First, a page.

Contractually, the town is also looking at a 2.35 percent raise for administrators, a 3.5 percent raise for teachers and a 2.5 percent raise for nurses based on union agreements. All three groups have adjusted and agreed to zero percent increases in past years.

The Board of Education is currently in contract negotiations with the American Federation of State, County and Municipal Employees. AFSCME represents custodians, maintenance staff, secretaries and food service employees. The Connecticut School Educators Association contract, which represents paraprofessionals, is also under negotiation.

The Board of Education will begin working through the budget on Tuesday, Jan. 17, with a second workshop on Thursday, Jan. 19. The board is expected to approve a budget to be sent to the Board of Finance on Jan. 26.

“To me, this is an easy budget request to defend,” Goralski said. “This is a reasonable budget for the board to begin working from. Now we will need to see if the economic climate will allow us to do so.”

School superintendents have made the following requests, by percentage increase, over the past decade:

School Year      Percentage Increase 2002-2003 7.8% 2003-2004 8.2% 2004-2005 8.9% 2005-2006 8.9% 2006-2007 7.8% 2007-2008 7.7% 2008-2009 6.8% 2009-2010 4.4% 2010-2011 4.53% 2011-2012 2.08% 2012-2013 3.88%
Bill Winslow January 13, 2012 at 04:42 AM
Didn't we add a lot of cost, programs, etc. a few years ago based upon federal funding that could go away? Wasn't that a bit short-sighted?? Now that it goes away, we choose to cut educators! Incredible management.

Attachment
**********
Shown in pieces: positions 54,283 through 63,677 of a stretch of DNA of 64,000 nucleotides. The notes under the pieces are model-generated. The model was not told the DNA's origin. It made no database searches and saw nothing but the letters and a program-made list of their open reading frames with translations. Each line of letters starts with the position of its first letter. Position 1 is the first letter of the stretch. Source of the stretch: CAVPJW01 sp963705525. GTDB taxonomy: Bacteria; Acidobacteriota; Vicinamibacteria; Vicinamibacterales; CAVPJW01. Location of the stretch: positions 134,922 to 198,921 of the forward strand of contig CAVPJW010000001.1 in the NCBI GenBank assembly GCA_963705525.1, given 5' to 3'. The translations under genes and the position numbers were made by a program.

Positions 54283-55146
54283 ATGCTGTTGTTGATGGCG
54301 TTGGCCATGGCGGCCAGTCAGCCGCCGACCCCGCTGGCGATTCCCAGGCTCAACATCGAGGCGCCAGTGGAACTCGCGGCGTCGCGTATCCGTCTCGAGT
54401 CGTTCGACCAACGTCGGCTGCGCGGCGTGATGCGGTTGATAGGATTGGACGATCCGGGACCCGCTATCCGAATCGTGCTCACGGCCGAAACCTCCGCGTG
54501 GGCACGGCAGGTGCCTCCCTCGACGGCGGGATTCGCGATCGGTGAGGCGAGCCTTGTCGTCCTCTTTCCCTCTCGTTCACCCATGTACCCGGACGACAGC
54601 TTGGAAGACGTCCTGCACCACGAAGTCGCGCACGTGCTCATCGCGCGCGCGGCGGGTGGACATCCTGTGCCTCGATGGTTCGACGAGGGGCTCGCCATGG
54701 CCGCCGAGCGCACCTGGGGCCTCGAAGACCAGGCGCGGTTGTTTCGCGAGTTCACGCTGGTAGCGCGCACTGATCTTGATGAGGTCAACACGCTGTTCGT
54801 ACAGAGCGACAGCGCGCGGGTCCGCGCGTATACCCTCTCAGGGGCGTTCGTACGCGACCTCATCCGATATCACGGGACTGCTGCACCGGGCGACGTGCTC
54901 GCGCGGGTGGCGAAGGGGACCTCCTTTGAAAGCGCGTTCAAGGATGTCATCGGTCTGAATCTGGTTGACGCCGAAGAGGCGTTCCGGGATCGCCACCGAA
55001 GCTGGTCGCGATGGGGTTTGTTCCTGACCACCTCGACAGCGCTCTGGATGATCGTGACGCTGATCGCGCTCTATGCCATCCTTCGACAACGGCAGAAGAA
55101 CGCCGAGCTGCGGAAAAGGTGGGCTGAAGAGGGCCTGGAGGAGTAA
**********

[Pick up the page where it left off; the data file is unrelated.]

Bill Winslow January 13, 2012 at 04:52 AM
You know, MaryLou, that is getting to be the oldest games in the book. Kids have used this logic with their moms and dads for years, "But Dad, Region 15 is doing it!" The same logic is perennially used when it comes to comparative compensation -- find the higher paid district and point to them. It's about time the BoE started looking at where cost needs to be incurred to educate the kids and put anything else on the chopping block. I'd rather have these experienced educators get reasonable compensation and work out their careers to EDUCATE and cut funding for other peripherals, sports being one of them, where we spend far too much money on things that are not central to education. This Board has a tremendous tendency to add programs that are nice-to-haves and then gut the fundamental tasks of public education. To talk about cutting ONE teacher is terrible to even entertain as an option; they should be ashamed of themselves.
Southington Phoenix January 13, 2012 at 05:02 AM
No doubt 22 teachers will retire before the new budget becomes a reality. No layoffs necessary. No one gets laid off in Southington. Although, getting old might find you in a position where you lose your "Ability to Adapt."
Jason Vallee January 13, 2012 at 05:14 AM
The Board of Education voted not to add artificial turf to their referendum, which then led the Town Council at the request of John Fontana, to develop an exploratory committee to collect all the facts regarding turf installation. The project will include estimates for costs to repair the existing natural grass field and fix drainage issues and a public hearing will be set by the committee in the near future before all facts are returned to the council.
Bill Withers January 14, 2012 at 12:21 PM
Jason, are you living in Fantasyland? Just because there is a public HEARING doesn't mean the vote won't still go to support Fontana's request. This is not a public VOTE but merely a hearing that will promptly be disregarded if averse to the turf. The committee is stacked, the vote will be in support of the turf and a million better-spent dollars will go to a limited-scope benefit to satisfy one sportsman's ego. Get real, man.